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Moor to Enjoy ProjectCase Study 2015/16
Wilcombe Primary School, Devon
Date of first visit to Exmoor: 22nd April 2015
Supported visits and outcomes:
Initial Contact: Wilcombe were contacted and a presentation was made to the group, the Exmoor film promoted, leaflets and the Exmoor Visitor distributed and a health and wellbeing talk including the benefits of being in green space given.
First visit: 22nd April 2015, a trip to Dulverton including a healthy eating class at Streamcombe Cookery School, a walk in the woods to demonstrate in real terms the CMO’s guidelines on physical activity, and an introduction to the Five Ways to Wellbeing
No. of participants: 6
86% of participants enjoyed the event
14% were more physically active than on an average day
72% were more sociable than on an average day
86% were more relaxed after the event
86% said the event lifted their spirits
Comments from participants:‘It has given me an insight into how easy healthy cooking is. Something that I can take home with me and build on’‘Loved today, what a brilliant idea, it made me happy’‘I have really enjoyed the whole experience, travelling here was even beautiful. The environment, the company, the ingredients, the learning, the atmosphere-all wonderful’‘such a nice day, cooking and listening to the birds sing and being with friends ‘
Second Visit: 3rd June 2015, a trip to Lynton including a walk around the town and a ride down to Lynmouth on the Cliff Railway. The group visited Lynmouth Pavilion, watched the Exmoor film and enjoyed a presentation of the Hope Bourne film with a talk from film maker Chris Chapman, followed by lunch together.
No. of participants: 8
100% of participants enjoyed the event
57% were more physically active than on an average day
100% were more sociable than on an average day
83% were more relaxed after the event
100% said the event lifted their spirits
Comments from Participants:
‘The sea is always so special to me, and we saw it today, but the Hope Bourne film has added a whole new depth to my understanding of the human spirit, thank you’‘We loved the train ride down the cliff’ ‘It was very good, I enjoyed it and got out which I don’t do a lot’
Unsupported Visits and Impact on the school:Since the two supported visits, Wilcombe School have visited Exmoor unsupported approximately six times, have taken part in the Public Health Team away day, presented at the Moor to Enjoy Annual Celebration and are currently planning a fundraising walk at Watersmeet to raise money for CareMoor.
Visits to Exmoor have included attending Big Adventures, National Trust family activities and camping trips.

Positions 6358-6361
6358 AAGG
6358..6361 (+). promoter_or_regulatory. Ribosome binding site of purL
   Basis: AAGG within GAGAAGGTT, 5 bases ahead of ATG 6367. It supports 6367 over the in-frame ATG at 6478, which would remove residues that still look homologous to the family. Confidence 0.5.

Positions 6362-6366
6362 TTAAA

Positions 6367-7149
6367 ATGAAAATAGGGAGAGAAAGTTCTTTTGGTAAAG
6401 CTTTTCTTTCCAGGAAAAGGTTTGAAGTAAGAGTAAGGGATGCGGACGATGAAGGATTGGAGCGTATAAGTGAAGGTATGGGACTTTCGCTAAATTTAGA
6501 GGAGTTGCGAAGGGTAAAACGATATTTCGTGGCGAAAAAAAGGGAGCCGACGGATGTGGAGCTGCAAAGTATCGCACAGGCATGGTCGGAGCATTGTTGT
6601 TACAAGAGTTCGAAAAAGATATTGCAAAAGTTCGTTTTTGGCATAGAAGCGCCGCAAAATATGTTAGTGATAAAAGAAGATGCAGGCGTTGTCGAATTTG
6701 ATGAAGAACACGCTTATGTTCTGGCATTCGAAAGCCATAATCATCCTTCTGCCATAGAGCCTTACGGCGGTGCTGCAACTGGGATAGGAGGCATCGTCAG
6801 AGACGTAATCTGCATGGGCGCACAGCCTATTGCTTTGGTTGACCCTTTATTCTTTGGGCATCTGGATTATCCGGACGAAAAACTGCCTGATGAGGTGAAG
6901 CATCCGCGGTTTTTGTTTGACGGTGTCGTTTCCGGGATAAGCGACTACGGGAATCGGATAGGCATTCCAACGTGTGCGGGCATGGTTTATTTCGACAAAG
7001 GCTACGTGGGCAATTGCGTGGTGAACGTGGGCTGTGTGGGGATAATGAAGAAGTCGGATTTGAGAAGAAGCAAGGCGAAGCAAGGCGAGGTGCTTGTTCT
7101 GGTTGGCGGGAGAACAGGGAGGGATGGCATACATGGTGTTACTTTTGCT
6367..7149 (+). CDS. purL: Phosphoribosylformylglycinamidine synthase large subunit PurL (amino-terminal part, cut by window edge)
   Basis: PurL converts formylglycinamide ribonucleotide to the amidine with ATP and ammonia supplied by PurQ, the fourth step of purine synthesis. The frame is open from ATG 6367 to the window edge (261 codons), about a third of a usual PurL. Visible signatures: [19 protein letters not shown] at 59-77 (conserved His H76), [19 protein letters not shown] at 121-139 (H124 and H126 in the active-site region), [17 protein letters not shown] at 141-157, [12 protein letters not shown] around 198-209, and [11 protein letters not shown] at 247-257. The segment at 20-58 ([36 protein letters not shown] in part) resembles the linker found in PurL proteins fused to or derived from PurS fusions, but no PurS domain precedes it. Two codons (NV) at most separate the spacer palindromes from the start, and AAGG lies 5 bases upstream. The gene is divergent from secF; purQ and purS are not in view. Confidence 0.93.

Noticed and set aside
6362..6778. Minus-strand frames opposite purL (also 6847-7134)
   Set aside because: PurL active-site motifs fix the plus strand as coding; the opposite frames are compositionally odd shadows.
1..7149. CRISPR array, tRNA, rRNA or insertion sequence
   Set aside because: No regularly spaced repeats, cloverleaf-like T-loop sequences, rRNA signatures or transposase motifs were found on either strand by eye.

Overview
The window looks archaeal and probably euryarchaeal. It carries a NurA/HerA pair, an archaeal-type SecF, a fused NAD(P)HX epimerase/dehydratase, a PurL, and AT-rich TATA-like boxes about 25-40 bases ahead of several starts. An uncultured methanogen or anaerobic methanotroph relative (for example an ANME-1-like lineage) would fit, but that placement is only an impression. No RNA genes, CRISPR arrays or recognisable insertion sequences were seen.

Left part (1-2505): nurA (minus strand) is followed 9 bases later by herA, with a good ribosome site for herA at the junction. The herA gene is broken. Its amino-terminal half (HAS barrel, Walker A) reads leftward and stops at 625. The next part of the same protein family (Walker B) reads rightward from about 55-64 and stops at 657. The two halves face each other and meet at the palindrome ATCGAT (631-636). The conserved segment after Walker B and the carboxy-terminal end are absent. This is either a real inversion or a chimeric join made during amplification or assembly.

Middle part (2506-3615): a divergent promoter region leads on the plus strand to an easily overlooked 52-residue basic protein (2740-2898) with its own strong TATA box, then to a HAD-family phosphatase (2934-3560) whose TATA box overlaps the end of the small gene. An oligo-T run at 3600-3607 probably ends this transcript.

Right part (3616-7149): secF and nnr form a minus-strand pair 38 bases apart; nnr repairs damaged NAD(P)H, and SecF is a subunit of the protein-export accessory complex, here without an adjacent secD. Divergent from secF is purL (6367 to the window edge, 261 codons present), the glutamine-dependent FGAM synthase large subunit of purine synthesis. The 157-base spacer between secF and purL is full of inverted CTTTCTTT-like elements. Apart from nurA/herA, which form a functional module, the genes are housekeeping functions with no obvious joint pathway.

Jo Pedrick the group leader says that visiting Exmoor has impacted the group profoundly, and has had a knock on effect across the school. Jo said, ‘As a result of being part of Moor to Enjoy I have gained confidence in addressing wellbeing issues with the group, have more access to the resources available to them on Exmoor, have more ideas of health and wellbeing related activities for the group and feel supported by Keeley.’
Jo has developed a ‘Permaculture & Play’ group within the school, which is attended by families that have visited Exmoor. The group meets fortnightly and involves the children taking part in outdoor activities such as making their own compost, growing their own veg and cooking healthy food together (one of the children now asks his mum for vegetable soup for breakfast!).They have their own blog and share recipes with their followers. They have also recently been successful in a funding bid for £12,000 from Tesco to develop the group. Jo says that this has come about as a direct result of being part of Moor to Enjoy and their increased awareness of the environment and its impact on their lives.
Jo says that visiting Exmoor has created a mini community within the school, the ‘Exmoor Group’, who now have a joint interest in the outdoors and health and wellbeing, they find freedom in being outside and have increased in confidence as individuals. Twenty families continue to use Exmoor as a place to relax, and other families within the school attend Big Adventures as a result of their influence. The Exmoor group are building their own Roundhouse outside the classroom.
Participant’s stories: (names have been changed)
Rachel is a 33 year old female with 5 children, one of which has special needs. She lives with 3 of her children but is separated from the other two. Rachel has a wellbeing score of 38 out of 70, which equates to a below average wellbeing score for people living in the UK. She suffers from depression. Rachel has attended at least 4 activities on Exmoor and Jo has noted the impact that these have had. Rachel has been successfully dieting and has lost weight as a result, she previously found this unachievable. She has been taking part in more of the school’s wellbeing workshops and swims every day!
Maureen’s demeanour has changed, she used to cry a lot and was a very angry person, always complaining, she had no authority with her children. Maureen now attends every session of ‘Permaculture & Play’ and is soon to become one of Jo’s volunteers.
Ongoing work:Wilcombe School are one of the groups on the project who have agreed to be tracked across the three years. Wellbeing questionnaires that were completed by participants prior to involvement on the project will be repeated after one year and then annually until the end of the project. The Plymouth University evaluation will include Wilcombe within their data.